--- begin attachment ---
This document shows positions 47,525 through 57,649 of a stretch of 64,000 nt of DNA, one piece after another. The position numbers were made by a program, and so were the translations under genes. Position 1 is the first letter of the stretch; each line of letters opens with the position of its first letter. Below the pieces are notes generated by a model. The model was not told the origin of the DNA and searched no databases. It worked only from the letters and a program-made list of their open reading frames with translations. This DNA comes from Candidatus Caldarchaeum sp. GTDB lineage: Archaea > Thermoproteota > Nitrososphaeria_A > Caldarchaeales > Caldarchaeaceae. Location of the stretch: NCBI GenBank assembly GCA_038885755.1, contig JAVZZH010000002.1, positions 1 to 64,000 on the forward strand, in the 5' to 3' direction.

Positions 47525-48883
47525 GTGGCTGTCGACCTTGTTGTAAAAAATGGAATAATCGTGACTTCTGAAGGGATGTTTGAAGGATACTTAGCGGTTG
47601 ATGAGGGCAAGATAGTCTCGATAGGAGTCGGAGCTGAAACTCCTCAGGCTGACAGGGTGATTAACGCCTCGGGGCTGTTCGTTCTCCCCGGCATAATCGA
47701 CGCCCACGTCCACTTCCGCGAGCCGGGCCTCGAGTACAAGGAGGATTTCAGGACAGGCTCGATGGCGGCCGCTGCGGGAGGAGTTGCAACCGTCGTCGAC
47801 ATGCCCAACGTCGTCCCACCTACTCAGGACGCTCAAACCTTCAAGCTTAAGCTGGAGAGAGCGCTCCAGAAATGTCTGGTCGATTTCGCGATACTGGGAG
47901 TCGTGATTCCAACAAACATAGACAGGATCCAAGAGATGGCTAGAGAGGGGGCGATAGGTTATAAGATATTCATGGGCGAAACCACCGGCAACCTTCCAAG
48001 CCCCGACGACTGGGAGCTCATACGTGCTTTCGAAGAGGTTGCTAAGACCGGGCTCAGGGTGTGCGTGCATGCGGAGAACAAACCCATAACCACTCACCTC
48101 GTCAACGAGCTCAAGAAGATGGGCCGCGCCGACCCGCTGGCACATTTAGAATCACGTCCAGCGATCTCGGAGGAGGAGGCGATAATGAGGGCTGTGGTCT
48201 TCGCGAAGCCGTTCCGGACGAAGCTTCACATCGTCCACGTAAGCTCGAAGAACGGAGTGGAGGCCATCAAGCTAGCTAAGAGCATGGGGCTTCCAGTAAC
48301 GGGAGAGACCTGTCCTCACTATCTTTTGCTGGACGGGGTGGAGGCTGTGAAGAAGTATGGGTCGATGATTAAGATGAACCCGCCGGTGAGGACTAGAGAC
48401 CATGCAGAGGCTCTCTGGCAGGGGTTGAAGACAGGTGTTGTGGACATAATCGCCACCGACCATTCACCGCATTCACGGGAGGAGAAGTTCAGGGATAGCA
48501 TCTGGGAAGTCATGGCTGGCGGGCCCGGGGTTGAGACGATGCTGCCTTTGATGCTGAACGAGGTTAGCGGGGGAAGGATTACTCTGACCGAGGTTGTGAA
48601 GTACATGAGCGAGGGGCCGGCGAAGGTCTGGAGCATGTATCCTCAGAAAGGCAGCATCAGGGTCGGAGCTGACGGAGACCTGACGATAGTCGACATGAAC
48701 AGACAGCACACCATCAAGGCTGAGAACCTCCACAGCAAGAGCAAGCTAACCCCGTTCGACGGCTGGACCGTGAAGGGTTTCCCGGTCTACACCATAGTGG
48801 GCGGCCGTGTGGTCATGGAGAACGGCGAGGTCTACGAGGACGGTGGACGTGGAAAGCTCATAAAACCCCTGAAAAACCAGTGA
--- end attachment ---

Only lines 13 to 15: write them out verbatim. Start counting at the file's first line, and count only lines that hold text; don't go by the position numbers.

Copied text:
48501 TCTGGGAAGTCATGGCTGGCGGGCCCGGGGTTGAGACGATGCTGCCTTTGATGCTGAACGAGGTTAGCGGGGGAAGGATTACTCTGACCGAGGTTGTGAA
48601 GTACATGAGCGAGGGGCCGGCGAAGGTCTGGAGCATGTATCCTCAGAAAGGCAGCATCAGGGTCGGAGCTGACGGAGACCTGACGATAGTCGACATGAAC
48701 AGACAGCACACCATCAAGGCTGAGAACCTCCACAGCAAGAGCAAGCTAACCCCGTTCGACGGCTGGACCGTGAAGGGTTTCCCGGTCTACACCATAGTGG